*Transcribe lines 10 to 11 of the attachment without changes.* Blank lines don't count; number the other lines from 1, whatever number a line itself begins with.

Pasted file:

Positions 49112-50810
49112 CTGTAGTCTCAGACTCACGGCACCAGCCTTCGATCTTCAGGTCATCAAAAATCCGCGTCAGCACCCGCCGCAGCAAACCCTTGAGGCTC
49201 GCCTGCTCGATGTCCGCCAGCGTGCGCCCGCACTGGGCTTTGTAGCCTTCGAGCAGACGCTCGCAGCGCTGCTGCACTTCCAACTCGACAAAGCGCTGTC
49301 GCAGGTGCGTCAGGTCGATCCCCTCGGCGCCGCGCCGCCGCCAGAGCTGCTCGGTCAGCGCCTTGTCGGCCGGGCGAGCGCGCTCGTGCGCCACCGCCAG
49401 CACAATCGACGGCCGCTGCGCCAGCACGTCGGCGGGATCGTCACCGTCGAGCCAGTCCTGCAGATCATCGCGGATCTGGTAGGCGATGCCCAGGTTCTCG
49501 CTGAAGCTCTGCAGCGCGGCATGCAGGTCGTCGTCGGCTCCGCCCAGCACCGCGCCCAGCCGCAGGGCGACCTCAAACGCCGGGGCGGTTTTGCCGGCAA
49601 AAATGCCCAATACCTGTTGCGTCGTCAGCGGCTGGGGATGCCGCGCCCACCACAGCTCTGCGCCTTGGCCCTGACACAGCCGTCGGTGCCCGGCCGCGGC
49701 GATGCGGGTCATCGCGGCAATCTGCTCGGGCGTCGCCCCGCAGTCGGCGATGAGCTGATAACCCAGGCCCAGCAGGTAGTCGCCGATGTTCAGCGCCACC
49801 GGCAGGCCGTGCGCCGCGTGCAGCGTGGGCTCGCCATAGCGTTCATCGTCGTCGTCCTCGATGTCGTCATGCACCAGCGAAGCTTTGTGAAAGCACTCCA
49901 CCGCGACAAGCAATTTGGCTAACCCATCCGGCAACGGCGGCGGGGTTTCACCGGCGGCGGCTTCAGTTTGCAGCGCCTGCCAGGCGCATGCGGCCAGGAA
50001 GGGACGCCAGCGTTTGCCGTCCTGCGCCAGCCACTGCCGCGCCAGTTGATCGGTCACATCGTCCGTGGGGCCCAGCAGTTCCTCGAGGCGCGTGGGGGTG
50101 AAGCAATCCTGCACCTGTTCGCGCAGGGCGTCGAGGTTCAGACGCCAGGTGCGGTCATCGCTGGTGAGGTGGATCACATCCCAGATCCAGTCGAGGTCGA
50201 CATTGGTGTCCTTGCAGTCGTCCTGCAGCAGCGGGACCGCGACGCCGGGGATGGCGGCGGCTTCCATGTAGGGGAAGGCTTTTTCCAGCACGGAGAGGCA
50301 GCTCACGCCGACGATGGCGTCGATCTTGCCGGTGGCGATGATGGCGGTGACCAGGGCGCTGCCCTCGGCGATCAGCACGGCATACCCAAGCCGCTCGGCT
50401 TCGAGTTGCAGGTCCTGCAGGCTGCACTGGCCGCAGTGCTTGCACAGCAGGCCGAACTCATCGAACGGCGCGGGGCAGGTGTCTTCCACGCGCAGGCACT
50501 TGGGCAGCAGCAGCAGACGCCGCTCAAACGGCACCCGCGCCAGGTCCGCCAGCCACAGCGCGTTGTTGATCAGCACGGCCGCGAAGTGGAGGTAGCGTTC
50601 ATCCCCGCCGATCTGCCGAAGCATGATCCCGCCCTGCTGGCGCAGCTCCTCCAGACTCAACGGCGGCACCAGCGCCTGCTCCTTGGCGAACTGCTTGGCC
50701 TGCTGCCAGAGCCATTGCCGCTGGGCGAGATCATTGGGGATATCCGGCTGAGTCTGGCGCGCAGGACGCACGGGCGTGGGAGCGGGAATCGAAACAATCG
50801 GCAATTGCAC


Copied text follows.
49901 CCGCGACAAGCAATTTGGCTAACCCATCCGGCAACGGCGGCGGGGTTTCACCGGCGGCGGCTTCAGTTTGCAGCGCCTGCCAGGCGCATGCGGCCAGGAA
50001 GGGACGCCAGCGTTTGCCGTCCTGCGCCAGCCACTGCCGCGCCAGTTGATCGGTCACATCGTCCGTGGGGCCCAGCAGTTCCTCGAGGCGCGTGGGGGTG